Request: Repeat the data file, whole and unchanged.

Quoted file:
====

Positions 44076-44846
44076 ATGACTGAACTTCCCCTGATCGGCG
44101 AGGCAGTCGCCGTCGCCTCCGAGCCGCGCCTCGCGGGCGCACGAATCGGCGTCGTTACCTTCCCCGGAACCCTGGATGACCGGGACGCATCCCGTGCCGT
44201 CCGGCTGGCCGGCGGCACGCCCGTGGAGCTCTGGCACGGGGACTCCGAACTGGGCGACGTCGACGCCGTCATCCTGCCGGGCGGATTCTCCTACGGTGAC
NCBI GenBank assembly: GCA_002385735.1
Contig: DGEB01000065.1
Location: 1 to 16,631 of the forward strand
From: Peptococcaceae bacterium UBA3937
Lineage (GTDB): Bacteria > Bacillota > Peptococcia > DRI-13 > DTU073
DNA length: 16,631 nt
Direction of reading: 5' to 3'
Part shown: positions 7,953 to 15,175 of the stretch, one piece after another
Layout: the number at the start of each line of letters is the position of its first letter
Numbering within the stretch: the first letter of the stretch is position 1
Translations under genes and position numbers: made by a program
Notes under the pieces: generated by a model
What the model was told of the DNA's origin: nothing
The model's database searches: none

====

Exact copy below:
Positions 44076-44846
44076 ATGACTGAACTTCCCCTGATCGGCG
44101 AGGCAGTCGCCGTCGCCTCCGAGCCGCGCCTCGCGGGCGCACGAATCGGCGTCGTTACCTTCCCCGGAACCCTGGATGACCGGGACGCATCCCGTGCCGT
44201 CCGGCTGGCCGGCGGCACGCCCGTGGAGCTCTGGCACGGGGACTCCGAACTGGGCGACGTCGACGCCGTCATCCTGCCGGGCGGATTCTCCTACGGTGAC
NCBI GenBank assembly: GCA_002385735.1
Contig: DGEB01000065.1
Location: 1 to 16,631 of the forward strand
From: Peptococcaceae bacterium UBA3937
Lineage (GTDB): Bacteria > Bacillota > Peptococcia > DRI-13 > DTU073
DNA length: 16,631 nt
Direction of reading: 5' to 3'
Part shown: positions 7,953 to 15,175 of the stretch, one piece after another
Layout: the number at the start of each line of letters is the position of its first letter
Numbering within the stretch: the first letter of the stretch is position 1
Translations under genes and position numbers: made by a program
Notes under the pieces: generated by a model
What the model was told of the DNA's origin: nothing
The model's database searches: none